(RxWiki News) As technology has improved so have the variety of ways available to manage high blood pressure. Managing hypertension and enhancing the quality of your life might be as simple as an e-mail support program.
E-counseling has been shown to help patients significantly lower their blood pressure and improve their lifestyle, as well as increase their survival rate.
"Ask your doctor about support programs for hypertension."
Dr. Robert Nolan, a researcher with the Heart and Stroke Foundation of Canada, said that e-counseling has the potential to strengthen the effects of medical treatment for high blood pressure. As compared to people who did not participate in the e-mail support program, participants nearly doubled their decreases in blood pressure.
Researchers enrolled 387 individuals between the ages of 45 and 74 in the four month study. All of the participants had been diagnosed with high blood pressure and 72 percent of them were taking at least one daily medication for hypertension.
One group received a standard e-newsletter from the Heart and Stroke Foundation, containing heart health information and general tips to manage their health. The second group received eight e-mails over the four month period that contained both educational information and motivational messages. Participants were followed for a year.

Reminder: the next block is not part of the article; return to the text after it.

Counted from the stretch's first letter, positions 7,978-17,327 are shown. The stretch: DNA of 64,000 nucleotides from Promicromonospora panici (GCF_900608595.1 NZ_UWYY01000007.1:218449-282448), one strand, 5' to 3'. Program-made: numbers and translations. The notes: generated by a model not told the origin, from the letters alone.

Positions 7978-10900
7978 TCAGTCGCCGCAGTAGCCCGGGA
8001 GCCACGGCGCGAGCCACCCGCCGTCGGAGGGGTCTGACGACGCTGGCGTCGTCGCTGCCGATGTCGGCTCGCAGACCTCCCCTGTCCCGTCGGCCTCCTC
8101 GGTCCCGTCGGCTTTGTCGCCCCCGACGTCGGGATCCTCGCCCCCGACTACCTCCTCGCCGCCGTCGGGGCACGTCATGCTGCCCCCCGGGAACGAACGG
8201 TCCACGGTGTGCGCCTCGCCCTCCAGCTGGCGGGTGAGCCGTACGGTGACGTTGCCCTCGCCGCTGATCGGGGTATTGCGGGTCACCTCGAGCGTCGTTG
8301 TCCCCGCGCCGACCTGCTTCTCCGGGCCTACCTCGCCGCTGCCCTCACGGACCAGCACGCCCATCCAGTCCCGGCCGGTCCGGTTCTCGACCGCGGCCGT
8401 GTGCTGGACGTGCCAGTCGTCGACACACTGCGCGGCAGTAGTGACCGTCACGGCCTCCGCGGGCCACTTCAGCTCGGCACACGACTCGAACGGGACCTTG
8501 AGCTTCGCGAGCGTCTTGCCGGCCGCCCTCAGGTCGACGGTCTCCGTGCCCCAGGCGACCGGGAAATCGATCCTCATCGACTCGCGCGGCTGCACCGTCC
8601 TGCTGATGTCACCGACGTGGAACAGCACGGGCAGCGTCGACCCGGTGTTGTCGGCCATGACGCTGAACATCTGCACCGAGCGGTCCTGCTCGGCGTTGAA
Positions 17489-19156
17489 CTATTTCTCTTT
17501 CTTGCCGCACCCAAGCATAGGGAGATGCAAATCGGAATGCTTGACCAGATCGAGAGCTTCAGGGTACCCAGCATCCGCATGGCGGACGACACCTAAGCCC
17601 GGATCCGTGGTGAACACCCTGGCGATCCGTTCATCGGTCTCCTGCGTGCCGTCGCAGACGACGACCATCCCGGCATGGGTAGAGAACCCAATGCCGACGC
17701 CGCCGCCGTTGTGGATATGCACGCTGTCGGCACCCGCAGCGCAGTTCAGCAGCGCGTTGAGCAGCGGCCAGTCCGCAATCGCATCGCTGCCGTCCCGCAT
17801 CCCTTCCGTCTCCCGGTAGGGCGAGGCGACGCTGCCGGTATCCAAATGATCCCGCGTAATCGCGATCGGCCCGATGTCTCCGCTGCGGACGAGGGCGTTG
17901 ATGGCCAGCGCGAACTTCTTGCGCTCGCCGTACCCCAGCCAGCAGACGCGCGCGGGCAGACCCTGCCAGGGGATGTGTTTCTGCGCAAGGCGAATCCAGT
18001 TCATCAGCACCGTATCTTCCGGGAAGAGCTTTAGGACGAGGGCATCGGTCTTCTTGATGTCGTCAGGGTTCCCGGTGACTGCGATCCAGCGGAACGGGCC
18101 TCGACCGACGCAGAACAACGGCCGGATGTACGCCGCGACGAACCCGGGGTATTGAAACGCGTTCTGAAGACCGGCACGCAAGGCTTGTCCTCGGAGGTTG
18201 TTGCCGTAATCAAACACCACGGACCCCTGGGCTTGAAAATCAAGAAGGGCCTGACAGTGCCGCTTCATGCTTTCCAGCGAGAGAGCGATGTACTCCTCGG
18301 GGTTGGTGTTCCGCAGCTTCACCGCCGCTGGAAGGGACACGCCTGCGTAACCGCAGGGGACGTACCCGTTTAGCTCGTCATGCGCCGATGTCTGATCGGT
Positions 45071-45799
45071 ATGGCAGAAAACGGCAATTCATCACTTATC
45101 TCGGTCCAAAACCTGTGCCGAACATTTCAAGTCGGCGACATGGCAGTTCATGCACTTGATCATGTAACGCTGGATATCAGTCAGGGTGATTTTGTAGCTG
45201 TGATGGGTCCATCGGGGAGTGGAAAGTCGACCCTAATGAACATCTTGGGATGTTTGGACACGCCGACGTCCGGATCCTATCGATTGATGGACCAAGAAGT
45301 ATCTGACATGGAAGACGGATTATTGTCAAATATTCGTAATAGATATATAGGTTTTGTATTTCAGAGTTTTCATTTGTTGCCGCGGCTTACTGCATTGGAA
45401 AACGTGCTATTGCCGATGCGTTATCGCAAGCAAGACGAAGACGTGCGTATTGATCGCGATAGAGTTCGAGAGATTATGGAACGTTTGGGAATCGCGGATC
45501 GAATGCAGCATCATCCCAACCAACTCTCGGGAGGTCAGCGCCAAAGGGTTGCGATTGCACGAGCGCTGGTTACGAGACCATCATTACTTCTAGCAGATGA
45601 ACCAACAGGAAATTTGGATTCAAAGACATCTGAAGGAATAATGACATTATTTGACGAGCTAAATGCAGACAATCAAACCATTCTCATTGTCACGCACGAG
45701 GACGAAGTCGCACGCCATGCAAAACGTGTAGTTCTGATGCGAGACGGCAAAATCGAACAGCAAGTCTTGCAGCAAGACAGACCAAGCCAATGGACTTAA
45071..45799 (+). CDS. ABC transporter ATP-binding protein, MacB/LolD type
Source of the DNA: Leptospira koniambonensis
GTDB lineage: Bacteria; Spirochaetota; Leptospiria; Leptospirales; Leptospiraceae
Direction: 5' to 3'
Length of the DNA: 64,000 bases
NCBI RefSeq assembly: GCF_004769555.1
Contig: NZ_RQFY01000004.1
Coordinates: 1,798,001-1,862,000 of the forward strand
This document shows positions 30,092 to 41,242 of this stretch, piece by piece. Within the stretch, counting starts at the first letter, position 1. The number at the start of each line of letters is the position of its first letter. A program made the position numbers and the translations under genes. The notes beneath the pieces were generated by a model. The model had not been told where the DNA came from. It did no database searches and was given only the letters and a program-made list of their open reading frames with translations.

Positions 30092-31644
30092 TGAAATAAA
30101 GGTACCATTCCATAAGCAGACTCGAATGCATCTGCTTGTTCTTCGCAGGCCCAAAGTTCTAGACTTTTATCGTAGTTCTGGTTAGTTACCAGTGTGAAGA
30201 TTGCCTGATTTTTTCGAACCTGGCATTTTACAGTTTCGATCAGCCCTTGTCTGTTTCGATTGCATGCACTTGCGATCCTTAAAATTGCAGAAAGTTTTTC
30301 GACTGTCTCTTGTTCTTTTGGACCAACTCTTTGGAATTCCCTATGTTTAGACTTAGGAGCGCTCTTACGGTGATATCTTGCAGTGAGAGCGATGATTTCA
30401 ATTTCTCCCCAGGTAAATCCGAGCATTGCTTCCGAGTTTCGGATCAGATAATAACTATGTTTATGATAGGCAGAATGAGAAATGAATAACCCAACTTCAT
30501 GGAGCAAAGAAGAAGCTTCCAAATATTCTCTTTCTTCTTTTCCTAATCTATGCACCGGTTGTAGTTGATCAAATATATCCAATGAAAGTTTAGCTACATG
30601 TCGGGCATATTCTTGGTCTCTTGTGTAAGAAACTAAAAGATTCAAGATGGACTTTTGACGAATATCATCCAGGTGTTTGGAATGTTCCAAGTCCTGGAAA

Those encouraging messages were tailored to participants who had previously filled out surveys identifying changes they wanted to make such as exercising more regularly or quitting smoking.
These participants were able to lower their blood pressure significantly over the group who only received the newsletter. In addition, the e-counseling was associated with improvement in diet and exercise behavior. Researchers concluded the e-counseling motivated participants to stay on track with diet and exercise, which leads to lower blood pressure.
Investigators also found that the moods were improved among patients who received e-mail counseling, which is significant because depression can have a negative impact on blood pressure, particularly by causing them to lose interest in exercising and eating healthy.
Other benefits that Dr. Nolan noted included connecting to older participants who had felt isolated, and the cost effectiveness of the program as support for regular office visits.
Dr. Nolan next plans to conduct a longer and larger clinical trial to determine whether e-counseling can aid patients in regularly taking their blood pressure medications.
The finding was recently presented at the Canadian Cardiovascular Congress 2011, which is co-hosted by the Heart and Stroke Foundation and the Canadian Cardiovascular Society.